UK brand Torm launches women’s jersey range

New sportwool women’s range launched by niche clothing brand.

(Image credit: Charles Durrant)

Despite the funny “o” in its name, Torm (opens in new tab) is based in Broadstairs, Kent and has been selling men’s cycling jerseys since 2010. Now it has launched a women’s range to add to its selection of men’s jerseys, base layers and arm warmers.

There’s a tendency for women’s cycling kit to be sold in pastel colours and with floral motifs. Torm has bucked the trend, launching a range of women’s jerseys in tasteful primary colours with contrasting banding. The jerseys are made of sportwool– a mix of merino wool and polyester, a fabric which is used by other premium UK based clothing vendors including Shutt and Rapha.

No less than five pockets at the back

No less than five pockets at the back

Torm’s jerseys come equipped with YKK zippers and have no less than five back pockets – there are zippered ones on the right and left sides as well as the usual three open ones. All seams are flatlocked to avoid irritation and there are silicone grippers and reflective piping on the rear pockets. Rather than being printed on or woven into the fabric, the bands of contrasting colour on the jerseys are separate pieces of fabric sewn into the jersey with a double row of stitching.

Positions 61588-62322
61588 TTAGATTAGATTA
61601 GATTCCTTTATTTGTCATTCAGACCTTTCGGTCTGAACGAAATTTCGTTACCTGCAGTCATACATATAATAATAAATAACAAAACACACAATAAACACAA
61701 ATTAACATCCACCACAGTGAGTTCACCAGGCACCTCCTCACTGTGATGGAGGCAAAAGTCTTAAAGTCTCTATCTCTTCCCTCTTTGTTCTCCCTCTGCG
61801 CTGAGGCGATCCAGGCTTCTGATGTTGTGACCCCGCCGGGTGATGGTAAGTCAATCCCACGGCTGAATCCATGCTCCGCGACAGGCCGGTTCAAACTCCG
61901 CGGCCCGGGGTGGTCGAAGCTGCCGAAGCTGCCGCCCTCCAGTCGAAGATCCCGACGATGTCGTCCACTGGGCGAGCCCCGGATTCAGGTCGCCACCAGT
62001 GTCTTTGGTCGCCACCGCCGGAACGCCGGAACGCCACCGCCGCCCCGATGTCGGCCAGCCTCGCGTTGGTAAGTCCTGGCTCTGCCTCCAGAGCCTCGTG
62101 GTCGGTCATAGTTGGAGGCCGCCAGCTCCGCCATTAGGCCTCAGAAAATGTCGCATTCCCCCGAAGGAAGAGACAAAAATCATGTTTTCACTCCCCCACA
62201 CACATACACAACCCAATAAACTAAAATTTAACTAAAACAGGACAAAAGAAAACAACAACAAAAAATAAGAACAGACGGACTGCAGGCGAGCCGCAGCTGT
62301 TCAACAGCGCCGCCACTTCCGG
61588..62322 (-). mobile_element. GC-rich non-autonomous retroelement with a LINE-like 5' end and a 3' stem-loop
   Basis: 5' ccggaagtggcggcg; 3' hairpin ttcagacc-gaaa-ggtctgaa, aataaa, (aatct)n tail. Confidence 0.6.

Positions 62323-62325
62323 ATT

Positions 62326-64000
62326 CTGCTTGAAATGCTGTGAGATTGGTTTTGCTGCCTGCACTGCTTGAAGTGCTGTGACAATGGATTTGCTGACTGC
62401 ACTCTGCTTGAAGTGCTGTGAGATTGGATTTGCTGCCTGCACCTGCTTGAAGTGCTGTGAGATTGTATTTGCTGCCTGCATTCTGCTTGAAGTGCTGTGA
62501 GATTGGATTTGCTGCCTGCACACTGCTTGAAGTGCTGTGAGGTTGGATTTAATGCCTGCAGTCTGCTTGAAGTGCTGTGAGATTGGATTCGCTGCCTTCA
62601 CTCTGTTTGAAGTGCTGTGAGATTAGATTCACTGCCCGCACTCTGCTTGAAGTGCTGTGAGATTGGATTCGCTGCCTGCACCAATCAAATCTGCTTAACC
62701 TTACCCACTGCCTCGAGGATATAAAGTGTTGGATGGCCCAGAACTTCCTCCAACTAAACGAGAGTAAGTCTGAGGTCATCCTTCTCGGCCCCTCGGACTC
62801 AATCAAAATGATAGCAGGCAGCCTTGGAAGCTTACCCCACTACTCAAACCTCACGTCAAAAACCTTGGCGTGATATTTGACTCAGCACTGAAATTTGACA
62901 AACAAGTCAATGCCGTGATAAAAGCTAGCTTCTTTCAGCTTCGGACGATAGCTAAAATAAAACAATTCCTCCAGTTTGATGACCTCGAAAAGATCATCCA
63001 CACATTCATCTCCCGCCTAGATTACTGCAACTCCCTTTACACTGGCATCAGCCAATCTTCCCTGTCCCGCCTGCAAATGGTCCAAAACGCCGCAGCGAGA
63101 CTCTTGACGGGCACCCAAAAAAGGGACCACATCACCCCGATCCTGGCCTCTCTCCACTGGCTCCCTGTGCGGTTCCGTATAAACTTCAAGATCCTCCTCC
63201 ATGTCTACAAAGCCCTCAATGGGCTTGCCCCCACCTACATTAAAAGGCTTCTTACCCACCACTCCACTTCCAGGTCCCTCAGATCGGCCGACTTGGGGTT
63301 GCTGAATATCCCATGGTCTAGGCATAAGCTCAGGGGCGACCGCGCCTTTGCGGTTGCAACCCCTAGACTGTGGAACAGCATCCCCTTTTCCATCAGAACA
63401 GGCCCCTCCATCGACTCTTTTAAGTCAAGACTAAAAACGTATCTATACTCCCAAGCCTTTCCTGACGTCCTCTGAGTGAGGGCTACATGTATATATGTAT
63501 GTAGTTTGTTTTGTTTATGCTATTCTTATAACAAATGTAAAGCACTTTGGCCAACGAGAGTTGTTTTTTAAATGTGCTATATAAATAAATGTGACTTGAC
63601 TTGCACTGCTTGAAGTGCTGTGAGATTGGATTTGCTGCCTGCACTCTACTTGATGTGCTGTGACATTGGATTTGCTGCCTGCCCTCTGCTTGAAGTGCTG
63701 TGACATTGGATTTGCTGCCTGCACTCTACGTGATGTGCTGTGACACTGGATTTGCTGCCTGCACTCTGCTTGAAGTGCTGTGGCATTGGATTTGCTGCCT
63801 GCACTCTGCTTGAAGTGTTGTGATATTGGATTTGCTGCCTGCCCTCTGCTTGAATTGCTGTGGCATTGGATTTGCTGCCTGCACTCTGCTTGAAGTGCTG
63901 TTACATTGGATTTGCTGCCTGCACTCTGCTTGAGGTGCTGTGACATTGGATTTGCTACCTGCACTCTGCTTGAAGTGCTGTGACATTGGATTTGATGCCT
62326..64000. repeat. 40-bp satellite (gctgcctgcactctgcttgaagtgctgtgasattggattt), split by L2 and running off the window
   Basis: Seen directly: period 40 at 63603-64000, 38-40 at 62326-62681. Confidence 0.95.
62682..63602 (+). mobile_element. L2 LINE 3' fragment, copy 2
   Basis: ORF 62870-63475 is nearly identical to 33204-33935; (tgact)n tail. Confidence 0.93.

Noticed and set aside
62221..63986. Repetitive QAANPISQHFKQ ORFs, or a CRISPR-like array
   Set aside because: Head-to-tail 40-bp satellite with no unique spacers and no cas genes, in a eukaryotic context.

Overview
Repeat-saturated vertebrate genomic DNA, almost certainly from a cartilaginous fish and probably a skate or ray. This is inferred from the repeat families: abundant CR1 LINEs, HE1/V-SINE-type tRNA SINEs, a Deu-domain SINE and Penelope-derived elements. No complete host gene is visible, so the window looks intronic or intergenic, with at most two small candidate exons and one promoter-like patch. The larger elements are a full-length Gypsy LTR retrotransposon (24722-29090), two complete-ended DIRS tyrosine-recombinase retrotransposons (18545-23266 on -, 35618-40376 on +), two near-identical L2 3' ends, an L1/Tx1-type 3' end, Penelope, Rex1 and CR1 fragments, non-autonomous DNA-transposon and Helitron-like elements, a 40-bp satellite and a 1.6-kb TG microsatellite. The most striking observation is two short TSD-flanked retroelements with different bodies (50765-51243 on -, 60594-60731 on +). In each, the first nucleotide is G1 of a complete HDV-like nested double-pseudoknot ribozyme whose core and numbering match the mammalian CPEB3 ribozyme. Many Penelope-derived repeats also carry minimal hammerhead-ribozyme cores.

>>> Buyer's guide to summer jerseys (opens in new tab)

There are full zip and quarter zip versions available, with the jerseys retailing for between £54 and £59. They can be bought on-line with free shipping for orders over £60, or at SP Cycles in Broadstairs.

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Paul Norman
Paul Norman

Paul started writing for Cycling Weekly in 2015, covering cycling tech, new bikes and product testing. Since then, he’s reviewed hundreds of bikes and thousands of other pieces of cycling equipment for the magazine and the Cycling Weekly website.

He’s been cycling for a lot longer than that though and his travels by bike have taken him all around Europe and to California. He’s been riding gravel since before gravel bikes existed too, riding a cyclocross bike through the Chilterns and along the South Downs.